- Are Nondeductible Contributions in an IRA Subject to Early Withdrawal Penalties?
- Withdrawal From a Traditional IRA
- Why Are We Taxed for Excess Contributions to an IRA?
- Can Excess Roth IRA Contributions Be Transferred From My IRA to My Spouse's?
- Can I Contribute to a Roth IRA & Withdraw Money From the Account?
- Traditional Roth IRA Conversions & Non-Deductible IRA Contributions
When you add money to an individual retirement account improperly, the Internal Revenue Service deems it an excess contribution. For example, you might roll over funds from another retirement account incorrectly or simply deposit too much money into the account during the year. You'll want to withdraw excess traditional IRA contributions as soon as possible to avoid or minimize penalties.
You can avoid IRS penalties by withdrawing excess contributions plus earnings attributable to them by your tax filing deadline, including extensions. If you discover the mistake after you have filed your return, you can withdraw the money within six months and file an amended return. You may choose to make a reduced contribution to your traditional IRA the next year instead of withdrawing the excess amount. For example, if you put in $1,000 too much in 2012, you can remove the excess amount by contributing only $4,000 in 2013.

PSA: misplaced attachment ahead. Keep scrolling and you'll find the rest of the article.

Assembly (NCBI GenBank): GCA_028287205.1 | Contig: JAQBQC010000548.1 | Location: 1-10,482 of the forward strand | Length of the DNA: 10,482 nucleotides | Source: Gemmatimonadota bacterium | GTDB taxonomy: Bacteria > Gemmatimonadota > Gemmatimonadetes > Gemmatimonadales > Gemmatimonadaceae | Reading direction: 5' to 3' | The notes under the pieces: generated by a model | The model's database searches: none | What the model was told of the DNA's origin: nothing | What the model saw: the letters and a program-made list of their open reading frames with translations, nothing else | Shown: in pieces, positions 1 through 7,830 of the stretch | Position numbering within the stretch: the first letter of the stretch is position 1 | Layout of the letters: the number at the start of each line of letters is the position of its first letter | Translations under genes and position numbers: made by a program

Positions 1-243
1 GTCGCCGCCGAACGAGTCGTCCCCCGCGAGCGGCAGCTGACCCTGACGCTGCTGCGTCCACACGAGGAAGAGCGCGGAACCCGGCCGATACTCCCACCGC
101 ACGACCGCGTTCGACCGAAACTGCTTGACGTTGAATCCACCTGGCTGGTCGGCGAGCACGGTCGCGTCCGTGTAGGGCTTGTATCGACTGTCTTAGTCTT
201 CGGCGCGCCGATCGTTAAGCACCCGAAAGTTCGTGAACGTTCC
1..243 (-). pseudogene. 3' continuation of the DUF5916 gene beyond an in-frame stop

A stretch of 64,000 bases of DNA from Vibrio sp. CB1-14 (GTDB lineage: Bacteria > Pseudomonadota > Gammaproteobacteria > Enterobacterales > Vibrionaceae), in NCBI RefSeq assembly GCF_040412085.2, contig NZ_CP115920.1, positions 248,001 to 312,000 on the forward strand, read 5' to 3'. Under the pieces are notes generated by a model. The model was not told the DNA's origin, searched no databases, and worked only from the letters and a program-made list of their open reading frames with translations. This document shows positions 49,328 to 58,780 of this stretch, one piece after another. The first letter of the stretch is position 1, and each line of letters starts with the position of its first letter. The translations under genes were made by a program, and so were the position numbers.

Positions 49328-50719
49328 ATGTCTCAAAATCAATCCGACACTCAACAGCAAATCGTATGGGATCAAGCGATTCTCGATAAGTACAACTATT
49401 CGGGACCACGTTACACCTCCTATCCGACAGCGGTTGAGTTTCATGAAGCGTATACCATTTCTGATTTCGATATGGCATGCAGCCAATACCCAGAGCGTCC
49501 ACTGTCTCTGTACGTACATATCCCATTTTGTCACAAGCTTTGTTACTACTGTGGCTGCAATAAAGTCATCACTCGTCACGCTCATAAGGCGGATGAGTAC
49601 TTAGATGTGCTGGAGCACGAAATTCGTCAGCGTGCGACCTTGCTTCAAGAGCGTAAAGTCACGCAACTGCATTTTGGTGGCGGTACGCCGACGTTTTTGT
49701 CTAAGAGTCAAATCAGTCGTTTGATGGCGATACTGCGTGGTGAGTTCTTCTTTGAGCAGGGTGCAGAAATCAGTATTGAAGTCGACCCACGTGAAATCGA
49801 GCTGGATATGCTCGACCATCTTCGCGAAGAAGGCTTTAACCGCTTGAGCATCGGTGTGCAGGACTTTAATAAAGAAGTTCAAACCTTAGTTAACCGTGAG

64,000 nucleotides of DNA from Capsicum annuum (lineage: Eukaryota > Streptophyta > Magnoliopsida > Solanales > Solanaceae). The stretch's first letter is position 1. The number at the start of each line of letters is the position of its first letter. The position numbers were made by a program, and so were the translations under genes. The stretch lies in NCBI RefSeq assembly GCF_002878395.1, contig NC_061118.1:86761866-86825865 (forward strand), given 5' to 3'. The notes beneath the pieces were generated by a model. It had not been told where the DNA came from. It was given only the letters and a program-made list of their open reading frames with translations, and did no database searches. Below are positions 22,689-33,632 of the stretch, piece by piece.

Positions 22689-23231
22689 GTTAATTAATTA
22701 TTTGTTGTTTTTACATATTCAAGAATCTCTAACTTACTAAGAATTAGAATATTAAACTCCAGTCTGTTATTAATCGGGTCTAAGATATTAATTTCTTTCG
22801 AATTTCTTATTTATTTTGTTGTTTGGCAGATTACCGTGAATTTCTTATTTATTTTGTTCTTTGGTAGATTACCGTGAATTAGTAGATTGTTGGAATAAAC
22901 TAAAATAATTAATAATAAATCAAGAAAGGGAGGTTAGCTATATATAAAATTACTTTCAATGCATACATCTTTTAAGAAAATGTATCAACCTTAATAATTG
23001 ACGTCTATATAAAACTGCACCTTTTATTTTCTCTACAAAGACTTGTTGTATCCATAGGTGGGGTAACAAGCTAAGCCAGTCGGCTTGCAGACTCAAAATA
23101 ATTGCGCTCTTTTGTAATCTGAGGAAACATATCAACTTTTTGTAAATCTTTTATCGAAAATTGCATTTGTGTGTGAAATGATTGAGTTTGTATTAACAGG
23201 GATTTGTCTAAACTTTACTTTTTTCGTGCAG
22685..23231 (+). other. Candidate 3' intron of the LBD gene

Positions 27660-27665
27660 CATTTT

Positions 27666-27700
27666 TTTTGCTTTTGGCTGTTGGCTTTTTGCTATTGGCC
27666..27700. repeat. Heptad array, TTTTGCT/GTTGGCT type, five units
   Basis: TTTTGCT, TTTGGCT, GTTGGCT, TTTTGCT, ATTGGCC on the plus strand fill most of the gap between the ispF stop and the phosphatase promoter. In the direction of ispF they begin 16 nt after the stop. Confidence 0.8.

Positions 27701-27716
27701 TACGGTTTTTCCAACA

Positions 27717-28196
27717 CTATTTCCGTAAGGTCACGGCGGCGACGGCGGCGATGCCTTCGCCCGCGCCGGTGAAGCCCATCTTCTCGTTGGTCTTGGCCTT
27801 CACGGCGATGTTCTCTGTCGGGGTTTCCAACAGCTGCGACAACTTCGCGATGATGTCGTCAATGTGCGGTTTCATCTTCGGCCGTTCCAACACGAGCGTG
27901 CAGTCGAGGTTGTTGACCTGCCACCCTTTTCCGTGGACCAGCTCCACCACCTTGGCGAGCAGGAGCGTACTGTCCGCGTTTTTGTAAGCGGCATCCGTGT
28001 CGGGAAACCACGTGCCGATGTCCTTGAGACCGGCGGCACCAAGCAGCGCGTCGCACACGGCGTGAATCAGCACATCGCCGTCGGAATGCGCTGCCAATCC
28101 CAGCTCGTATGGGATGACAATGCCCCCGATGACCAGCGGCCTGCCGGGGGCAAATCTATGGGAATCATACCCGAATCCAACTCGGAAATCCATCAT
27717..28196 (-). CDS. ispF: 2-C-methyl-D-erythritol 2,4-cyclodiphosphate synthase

To withdraw excess contributions, first determine how much extra you put into your traditional IRA. Next, figure the amount of earnings attributable to the excess money. Calculating earnings may require the help of your account trustee. Follow your IRA provider's procedures for withdrawing the excess contributions and earnings. You will need to complete IRS Form 8606 and report the earnings as income on your tax return. If you are not yet 59 1/2 years old, the withdrawal of earnings counts as an early distribution and may incur a 10 percent tax penalty.
IRS rules limit you to a maximum contribution of $5,000 per year, or $6,000 if you are age 50 or older, as of 2012. In addition, you must have earned income that is as much as or more than the amount you contribute. Your contribution limit is figured based on the total you add to all of your IRA accounts put together. Suppose you have a limit of $5,000 and a traditional IRA account plus a Roth IRA account. If you put $3,500 into each, the $7,000 total means you have an excess contribution of $2,000.
The IRS levies a 6 percent penalty tax on excess contributions to a traditional IRA each year the extra money remains in the account. The penalty is limited to 6 percent of the amount in all of your IRA accounts combined. If you follow IRS rules to roll over funds from another retirement plan such as a 401(k), don't be concerned. Rollover funds are not contributions and do not count toward the contribution limit. You are not supposed to contribute to a traditional IRA after you reach age 70 1/2. If you make a contribution after that time, the IRS counts it as an excess contribution that is subject to the 6 percent penalty.